Analgesia drop by drop: constant rate infusions made easy (Proceedings)


Analgesia drop by drop: constant rate infusions made easy (Proceedings)

Constant rate infusions (CRI) of analgesic drugs are an excellent way to manage pain in both dogs and cats. A CRI of analgesic agents has several advantages over multiple repeated injections for pain relief, including:
1. A more stable plane of analgesia with less incidence of break-through pain (which can be difficult to treat);
2. A lower drug dosage delivered at any given time, resulting in a lower incidence of dose-related side effects;
3. Greater control over drug administration (easy to change the dose);
4. Decreased need for stimulation of resting patients to administer drugs; and
5. Decreased cost (when compared to technician time, needles and syringes required for repeat injections).

Drugs that are useful for CRIs include fentanyl, hydromorphone, morphine, butorphanol, ketamine, lidocaine and a myriad of combinations of these drugs. Dosages are available in the tables below.


Table 1: Dosages for constant rate infusions (CRIs) used in CATS.
The opioid class of drugs includes some of the most potent analgesic drugs available and opioids should be considered for any patient experiencing moderate to severe pain. Although opioids are generally sedating in dogs, they can cause excitement in cats. Fortunately, the low dose of opioids delivered in a CRI rarely results in sedation or excitement. However, if excitement does occur, a light dose of a sedative (eg, acepromazine or dexmedetomidine) can be administered to the cat and the CRI rate maintained (if excitement is mild) or reduced (if excitement is moderate). If sedation occurs, the dose of the CRI can be decreased. Fentanyl, hydromorphone and morphine are potent full agonist opioids that provide profound dose-related analgesia. These full agonists are the most commonly used opioids but butorphanol, an agonist-antagonist, has an advantage in that this drug is more likely to provide sedation than excitement in cats. However, butorphanol provides only moderate analgesia and has a ceiling effect for pain relief (ie, a point is reached where higher dosages result in more sedation but not more analgesia). Thus, butorphanol is only appropriate for short-term mild to moderate pain and should be used as part of a multi-modal protocol rather than as a sole agent.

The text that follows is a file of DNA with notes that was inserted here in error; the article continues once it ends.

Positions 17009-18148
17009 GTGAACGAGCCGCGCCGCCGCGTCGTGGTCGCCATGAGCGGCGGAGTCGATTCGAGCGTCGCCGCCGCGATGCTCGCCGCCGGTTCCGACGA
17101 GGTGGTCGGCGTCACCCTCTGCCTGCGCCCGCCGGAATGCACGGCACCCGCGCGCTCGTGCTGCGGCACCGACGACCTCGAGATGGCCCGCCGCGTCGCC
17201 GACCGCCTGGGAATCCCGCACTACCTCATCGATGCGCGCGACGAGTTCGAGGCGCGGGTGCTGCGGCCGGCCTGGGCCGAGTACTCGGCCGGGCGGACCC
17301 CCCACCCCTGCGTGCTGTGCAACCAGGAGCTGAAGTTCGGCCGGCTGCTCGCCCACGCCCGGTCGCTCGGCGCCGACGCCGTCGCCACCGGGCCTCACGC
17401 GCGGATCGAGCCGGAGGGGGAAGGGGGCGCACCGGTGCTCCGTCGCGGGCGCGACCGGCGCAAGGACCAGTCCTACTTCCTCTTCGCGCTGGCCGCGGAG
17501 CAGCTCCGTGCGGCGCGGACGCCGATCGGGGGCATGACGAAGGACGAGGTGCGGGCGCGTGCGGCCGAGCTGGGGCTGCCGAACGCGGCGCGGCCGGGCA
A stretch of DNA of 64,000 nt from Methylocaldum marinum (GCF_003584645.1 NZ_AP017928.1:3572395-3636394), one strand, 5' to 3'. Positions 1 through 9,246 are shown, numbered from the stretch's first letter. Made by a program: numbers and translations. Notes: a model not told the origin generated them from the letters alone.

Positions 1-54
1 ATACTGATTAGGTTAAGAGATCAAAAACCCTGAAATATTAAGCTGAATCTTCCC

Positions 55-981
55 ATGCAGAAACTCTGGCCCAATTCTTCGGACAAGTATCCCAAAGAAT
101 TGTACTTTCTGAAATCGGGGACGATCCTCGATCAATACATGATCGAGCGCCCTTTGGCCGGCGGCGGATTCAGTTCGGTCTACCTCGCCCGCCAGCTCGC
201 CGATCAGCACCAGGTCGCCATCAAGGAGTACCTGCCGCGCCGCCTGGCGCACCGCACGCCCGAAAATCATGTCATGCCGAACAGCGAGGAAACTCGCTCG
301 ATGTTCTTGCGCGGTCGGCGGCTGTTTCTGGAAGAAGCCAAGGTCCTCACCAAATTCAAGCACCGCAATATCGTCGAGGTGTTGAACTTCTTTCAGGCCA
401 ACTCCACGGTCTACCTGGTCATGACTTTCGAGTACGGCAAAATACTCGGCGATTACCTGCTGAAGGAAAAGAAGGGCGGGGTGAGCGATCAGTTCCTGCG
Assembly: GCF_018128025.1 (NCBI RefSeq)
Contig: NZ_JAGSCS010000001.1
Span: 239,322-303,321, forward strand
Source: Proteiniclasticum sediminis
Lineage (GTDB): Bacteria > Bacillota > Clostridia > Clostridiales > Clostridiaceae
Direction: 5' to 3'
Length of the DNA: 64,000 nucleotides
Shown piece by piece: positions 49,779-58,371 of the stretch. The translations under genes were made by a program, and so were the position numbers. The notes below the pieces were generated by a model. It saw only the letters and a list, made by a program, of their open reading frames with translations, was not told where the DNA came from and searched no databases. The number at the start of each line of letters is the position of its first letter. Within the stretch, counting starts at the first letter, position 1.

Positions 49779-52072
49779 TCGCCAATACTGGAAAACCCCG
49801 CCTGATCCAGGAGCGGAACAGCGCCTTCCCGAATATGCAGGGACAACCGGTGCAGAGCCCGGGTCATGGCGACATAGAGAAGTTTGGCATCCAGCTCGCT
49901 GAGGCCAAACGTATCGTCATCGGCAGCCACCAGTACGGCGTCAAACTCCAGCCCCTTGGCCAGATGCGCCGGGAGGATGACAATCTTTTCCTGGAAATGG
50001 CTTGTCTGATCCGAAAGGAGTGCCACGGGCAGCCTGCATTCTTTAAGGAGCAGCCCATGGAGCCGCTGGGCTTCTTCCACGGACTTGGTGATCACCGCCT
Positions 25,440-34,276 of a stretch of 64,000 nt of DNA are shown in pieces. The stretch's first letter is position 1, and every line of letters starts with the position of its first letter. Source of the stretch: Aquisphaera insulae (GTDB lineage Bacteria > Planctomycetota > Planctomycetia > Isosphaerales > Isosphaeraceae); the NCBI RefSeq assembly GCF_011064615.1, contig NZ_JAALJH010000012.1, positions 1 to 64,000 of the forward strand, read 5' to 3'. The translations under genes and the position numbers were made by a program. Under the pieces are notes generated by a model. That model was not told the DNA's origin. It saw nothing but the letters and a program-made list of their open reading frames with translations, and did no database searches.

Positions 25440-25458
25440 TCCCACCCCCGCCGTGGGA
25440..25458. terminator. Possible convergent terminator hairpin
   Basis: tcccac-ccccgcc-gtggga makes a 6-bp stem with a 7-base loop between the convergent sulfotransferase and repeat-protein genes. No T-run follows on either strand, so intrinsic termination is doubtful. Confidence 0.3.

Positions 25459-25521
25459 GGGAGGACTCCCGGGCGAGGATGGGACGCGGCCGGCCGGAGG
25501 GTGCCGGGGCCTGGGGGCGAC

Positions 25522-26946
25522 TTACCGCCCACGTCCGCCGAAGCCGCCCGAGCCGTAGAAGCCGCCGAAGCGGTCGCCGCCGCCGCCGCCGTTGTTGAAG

Table 2: Dosages for constant rate infusions (CRIs) used in DOGS.
Lidocaine can be administered systemically to provide analgesia but its mechanism of action when used systemically is not entirely clear. Proposed mechanisms include blockade of sodium channels or potassium currents in the dorsal horn of the spinal cord and direct inhibition of abnormal electrical charges from injured or inflamed peripheral nerves. Lidocaine CRIs are extremely useful in dogs but are somewhat controversial in cats because: 1) cats appear to be more sensitive to the lidocaine-induced side effects than other species are, and 2) there is evidence that lidocaine may cause excessive cardiovascular depression in cats. Point 1 is potentially (although not unequivocally) true and a lower dosage of lidocaine is recommended for cats than is recommended for dogs. Point 2 is most commonly reported in anesthetized cats and the cardiovascular depression could result from a physiologic interaction between lidocaine and anesthetic agents. Also, some argue that lidocaine CRI has been used successfully for anti-arrhythmic therapy in cats without undue cardiovascular depression and should be appropriate for analgesia, especially since the dose for analgesic therapy is actually on the low end of the dose used for anti-arrhythmic therapy. Because of the uncertainty of lidocaine effects in cats, some veterinarians feel that lidocaine CRI is not warranted in the cat at all while others feel that it is an appropriate means to treat pain, especially in patients where other options may be limited. If lidocaine CRI is chosen, using low dosages in conscious cats (ie, not under anesthesia) is recommended. Lidocaine CRIs are commonly used in dogs, especially in dogs with gastro-intestinal pain (eg, pain from exploratory laparotomy, gastric dilatation-volvulus [GDV], pancreatitis, parvovirus, etc…).